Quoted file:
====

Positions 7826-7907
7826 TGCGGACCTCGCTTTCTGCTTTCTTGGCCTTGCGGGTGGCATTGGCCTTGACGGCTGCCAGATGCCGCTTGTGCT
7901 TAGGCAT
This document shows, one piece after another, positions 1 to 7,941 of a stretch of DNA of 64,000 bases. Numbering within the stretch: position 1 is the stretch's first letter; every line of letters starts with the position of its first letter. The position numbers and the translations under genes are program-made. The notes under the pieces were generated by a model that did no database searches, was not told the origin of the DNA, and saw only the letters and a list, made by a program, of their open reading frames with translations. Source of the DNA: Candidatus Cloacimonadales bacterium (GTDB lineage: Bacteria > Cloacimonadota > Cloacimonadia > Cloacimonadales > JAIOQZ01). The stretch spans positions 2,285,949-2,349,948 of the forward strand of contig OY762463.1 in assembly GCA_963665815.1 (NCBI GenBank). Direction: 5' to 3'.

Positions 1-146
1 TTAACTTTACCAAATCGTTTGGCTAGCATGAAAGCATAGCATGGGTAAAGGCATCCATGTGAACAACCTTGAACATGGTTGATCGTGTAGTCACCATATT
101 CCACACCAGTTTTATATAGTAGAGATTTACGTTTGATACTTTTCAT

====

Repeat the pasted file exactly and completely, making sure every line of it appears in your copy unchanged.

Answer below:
Positions 7826-7907
7826 TGCGGACCTCGCTTTCTGCTTTCTTGGCCTTGCGGGTGGCATTGGCCTTGACGGCTGCCAGATGCCGCTTGTGCT
7901 TAGGCAT
This document shows, one piece after another, positions 1 to 7,941 of a stretch of DNA of 64,000 bases. Numbering within the stretch: position 1 is the stretch's first letter; every line of letters starts with the position of its first letter. The position numbers and the translations under genes are program-made. The notes under the pieces were generated by a model that did no database searches, was not told the origin of the DNA, and saw only the letters and a list, made by a program, of their open reading frames with translations. Source of the DNA: Candidatus Cloacimonadales bacterium (GTDB lineage: Bacteria > Cloacimonadota > Cloacimonadia > Cloacimonadales > JAIOQZ01). The stretch spans positions 2,285,949-2,349,948 of the forward strand of contig OY762463.1 in assembly GCA_963665815.1 (NCBI GenBank). Direction: 5' to 3'.

Positions 1-146
1 TTAACTTTACCAAATCGTTTGGCTAGCATGAAAGCATAGCATGGGTAAAGGCATCCATGTGAACAACCTTGAACATGGTTGATCGTGTAGTCACCATATT
101 CCACACCAGTTTTATATAGTAGAGATTTACGTTTGATACTTTTCAT